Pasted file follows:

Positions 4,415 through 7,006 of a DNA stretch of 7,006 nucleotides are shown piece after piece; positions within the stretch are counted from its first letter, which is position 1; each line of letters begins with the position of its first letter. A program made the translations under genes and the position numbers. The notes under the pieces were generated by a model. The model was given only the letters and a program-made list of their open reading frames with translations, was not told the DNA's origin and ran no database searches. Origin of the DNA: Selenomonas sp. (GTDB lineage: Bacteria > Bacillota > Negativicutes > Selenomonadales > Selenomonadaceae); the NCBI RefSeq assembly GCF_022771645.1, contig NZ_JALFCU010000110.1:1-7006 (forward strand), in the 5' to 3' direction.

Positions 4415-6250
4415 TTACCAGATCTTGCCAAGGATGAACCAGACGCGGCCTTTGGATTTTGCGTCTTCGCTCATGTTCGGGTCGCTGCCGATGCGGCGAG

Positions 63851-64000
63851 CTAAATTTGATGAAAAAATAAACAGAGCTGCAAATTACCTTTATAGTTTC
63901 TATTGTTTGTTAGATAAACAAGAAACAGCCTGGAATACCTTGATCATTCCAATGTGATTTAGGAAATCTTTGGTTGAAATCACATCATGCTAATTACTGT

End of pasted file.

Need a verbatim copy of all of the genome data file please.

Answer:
Positions 4,415 through 7,006 of a DNA stretch of 7,006 nucleotides are shown piece after piece; positions within the stretch are counted from its first letter, which is position 1; each line of letters begins with the position of its first letter. A program made the translations under genes and the position numbers. The notes under the pieces were generated by a model. The model was given only the letters and a program-made list of their open reading frames with translations, was not told the DNA's origin and ran no database searches. Origin of the DNA: Selenomonas sp. (GTDB lineage: Bacteria > Bacillota > Negativicutes > Selenomonadales > Selenomonadaceae); the NCBI RefSeq assembly GCF_022771645.1, contig NZ_JALFCU010000110.1:1-7006 (forward strand), in the 5' to 3' direction.

Positions 4415-6250
4415 TTACCAGATCTTGCCAAGGATGAACCAGACGCGGCCTTTGGATTTTGCGTCTTCGCTCATGTTCGGGTCGCTGCCGATGCGGCGAG

Positions 63851-64000
63851 CTAAATTTGATGAAAAAATAAACAGAGCTGCAAATTACCTTTATAGTTTC
63901 TATTGTTTGTTAGATAAACAAGAAACAGCCTGGAATACCTTGATCATTCCAATGTGATTTAGGAAATCTTTGGTTGAAATCACATCATGCTAATTACTGT